To my knowledge, none of my friends answered “I wish to be a wage slave pushing paper from one side of a building to another, politically manoeuvring myself into a position of power and authority, attending useless meetings each day and commute for 4 hours” so what went wrong?
Well, perhaps it is the goal-setting process.
What is goal setting? 
Inadvertently, or deliberately, people asking us when young “what do you want to be…” have set us on a process of goal-setting. They are asking us to peer in our mind’s eye into the distant future and describe our goal. With little worldly experience, we most likely think of people we admire that through their job demonstrate what is valuable to our young minds.
Goal-setting is a process by which we choose our intended result, decide what we want to achieve in the longer-term AND determine HOW we are going to attain the goal (i.e., the strategy). Therein lies the problem for many people in regard to goal-setting… the process necessarily includes the strategy to achieve the goal. When relatives with kind intentions ask “what do you want to be…” the strategy they advise to achieve whatever you said, invariably refers back to the need to study hard, be a good child, don’t answer back and above all… “eat your greens!” As you get older, the advice may become more specific and even, more useful. You begin to discover which areas of knowledge and skill you most enjoy and are better equipped to clarify your personal goal as you become increasingly aware of what is important to you.
Goal-setting for your career, life and business is strongly advocated and endorsed in hundreds of books and papers and articles. Most emphasise the importance of writing your goals down as part of the goal-setting process.
Is goal-setting important? 
Ask almost anyone about the importance of goal-setting and they will affirm that it is incredibly important. Here is a small selection of verbatim responses to the question “How important is goal-setting?”
“The difference between successful people [and people struggling]  is the setting of tangible and measurable goals.” 
“I believe goal setting does work and needs to be written down. “ 
“If there are no set goals, things either happen, or they don’t.” 
“With measurable goals you are in action to fulfill them” 
“… there’s no excuse for failing to progress if you don’t take ownership of your own goals” 
“Setting yourself some goals is always going to be effective” 
“I have been setting goals for myself for over 10 years. I believe that the goals enable me to achieve the things that I want”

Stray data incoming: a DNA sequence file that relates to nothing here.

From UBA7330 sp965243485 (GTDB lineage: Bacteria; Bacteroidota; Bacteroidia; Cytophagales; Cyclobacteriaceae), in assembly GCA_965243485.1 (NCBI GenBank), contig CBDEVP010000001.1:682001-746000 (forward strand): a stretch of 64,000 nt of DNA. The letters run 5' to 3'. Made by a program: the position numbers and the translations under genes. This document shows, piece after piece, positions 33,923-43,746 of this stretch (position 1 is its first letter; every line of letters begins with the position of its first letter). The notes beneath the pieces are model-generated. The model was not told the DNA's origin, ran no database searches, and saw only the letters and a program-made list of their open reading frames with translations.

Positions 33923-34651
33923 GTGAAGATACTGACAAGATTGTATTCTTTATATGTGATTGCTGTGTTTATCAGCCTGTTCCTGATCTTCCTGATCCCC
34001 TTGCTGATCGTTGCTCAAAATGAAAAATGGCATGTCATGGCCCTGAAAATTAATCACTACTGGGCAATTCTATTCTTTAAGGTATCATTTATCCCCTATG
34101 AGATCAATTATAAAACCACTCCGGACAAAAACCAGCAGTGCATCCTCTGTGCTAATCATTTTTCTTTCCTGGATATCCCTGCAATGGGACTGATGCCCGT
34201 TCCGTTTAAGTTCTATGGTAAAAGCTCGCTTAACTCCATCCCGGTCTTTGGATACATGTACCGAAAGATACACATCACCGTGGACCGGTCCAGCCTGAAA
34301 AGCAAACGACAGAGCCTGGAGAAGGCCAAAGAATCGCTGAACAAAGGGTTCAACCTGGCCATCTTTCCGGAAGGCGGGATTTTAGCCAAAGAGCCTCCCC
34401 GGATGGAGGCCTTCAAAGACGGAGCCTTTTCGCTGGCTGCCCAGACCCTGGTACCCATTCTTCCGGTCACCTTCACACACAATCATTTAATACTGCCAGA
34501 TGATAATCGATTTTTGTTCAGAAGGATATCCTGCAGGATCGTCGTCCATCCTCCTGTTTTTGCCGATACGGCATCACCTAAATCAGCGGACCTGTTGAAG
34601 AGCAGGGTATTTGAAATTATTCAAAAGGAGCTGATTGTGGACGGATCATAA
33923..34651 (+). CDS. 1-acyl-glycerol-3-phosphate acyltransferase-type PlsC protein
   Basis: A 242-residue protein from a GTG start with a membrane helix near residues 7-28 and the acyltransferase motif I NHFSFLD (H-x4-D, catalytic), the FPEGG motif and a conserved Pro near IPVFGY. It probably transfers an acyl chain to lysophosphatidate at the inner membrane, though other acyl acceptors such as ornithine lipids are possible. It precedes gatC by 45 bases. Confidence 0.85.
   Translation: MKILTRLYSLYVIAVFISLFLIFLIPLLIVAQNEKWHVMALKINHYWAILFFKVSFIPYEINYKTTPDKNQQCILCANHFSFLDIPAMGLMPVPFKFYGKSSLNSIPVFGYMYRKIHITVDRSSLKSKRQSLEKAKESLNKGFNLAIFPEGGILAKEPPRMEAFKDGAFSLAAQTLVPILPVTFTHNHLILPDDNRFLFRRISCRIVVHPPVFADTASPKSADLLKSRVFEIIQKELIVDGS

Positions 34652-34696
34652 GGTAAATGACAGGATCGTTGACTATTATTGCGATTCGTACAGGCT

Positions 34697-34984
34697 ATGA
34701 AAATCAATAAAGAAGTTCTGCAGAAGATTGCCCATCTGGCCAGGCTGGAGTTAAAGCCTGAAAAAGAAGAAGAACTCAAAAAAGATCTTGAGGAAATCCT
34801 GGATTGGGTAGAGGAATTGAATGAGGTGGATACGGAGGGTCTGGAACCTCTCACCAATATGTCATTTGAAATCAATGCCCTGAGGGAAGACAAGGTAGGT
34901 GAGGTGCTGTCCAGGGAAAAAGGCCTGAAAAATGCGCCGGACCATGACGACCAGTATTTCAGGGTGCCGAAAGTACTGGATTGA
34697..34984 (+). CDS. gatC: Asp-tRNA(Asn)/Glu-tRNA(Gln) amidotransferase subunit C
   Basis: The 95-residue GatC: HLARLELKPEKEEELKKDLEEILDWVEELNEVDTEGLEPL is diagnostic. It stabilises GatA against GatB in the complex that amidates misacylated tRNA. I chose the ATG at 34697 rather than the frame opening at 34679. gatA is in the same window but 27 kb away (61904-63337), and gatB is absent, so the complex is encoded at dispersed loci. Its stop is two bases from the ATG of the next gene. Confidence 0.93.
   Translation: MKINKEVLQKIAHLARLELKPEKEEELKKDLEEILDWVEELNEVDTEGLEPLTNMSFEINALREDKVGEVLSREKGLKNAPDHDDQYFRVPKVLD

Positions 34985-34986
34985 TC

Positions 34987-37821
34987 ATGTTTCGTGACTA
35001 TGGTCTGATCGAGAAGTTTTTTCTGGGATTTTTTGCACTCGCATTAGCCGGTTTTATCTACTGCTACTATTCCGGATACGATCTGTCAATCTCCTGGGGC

“People who are successful tend to be the same sort that write down goals”
Why set goals? 
Edwin Lock and Gary Latham have undertaken a great deal of leading research about goals and goal-setting and neatly suggest that setting goals implies dissatisfaction with the current condition and a desire to attain an outcome (Locke and Latham, 2006).
Why Specific and Stretching? 
In Locke and Latham’s 2006 study and previous articles, there is an emphasis on the positive relationship between goal difficulty and performance. (Locke and Latham, 1990; Locke and Latham, 2002.) That is, the more difficult the goal is to achieve, the higher the level of performance is manifest – albeit moderated by commitment to the goal. Earlier studies had already identified that specific and difficult goals led to greater performance than easy and/or vague goals (Latham and Lee, 1986).
Commitment to achieving a goal – Attainable and Realistic 
Hollenbeck and Klein, 1987 suggest that an individual’s commitment to a goal (building on Locke’s research and many others) is dependent on a combination of the expectancy that the individual has of achieving success, and the difficulty of achieving the goal. In the commonly used mnemonic, SMART goals, this is usually considered as the ‘AR’ of SMART – Attainable and Realistic. Though Hollenbeck and Klein help point out that when we set a goal, it may well seem that the goal is attainable – I can do everything that I need to do to achieve this and am prepared for the cost in time, effort, etc. – and it may well seem to be realistic – Given the resources that I have and the current environment, this goal can be practically achieved.
Measurable and Time-bound?
I don’t think it would be possible to undertake research on something that had no measure nor a time restriction – how would you know that you had achieved success if there was no measure, and if there is no time limit, when would you stop measuring or even not measuring. So these remain ‘common sense’ though a post-modernist might disagree.
Does that mean it is true for everyone? To help answer this, we undertook primary research to mirror the mythical Yale Study. Through a simple questionnaire, respondents were asked if they had set goals for themself on leaving school, college or university, when this was and if they had written it down. They were then asked to estimate their total personal wealth now. The results are quite shocking.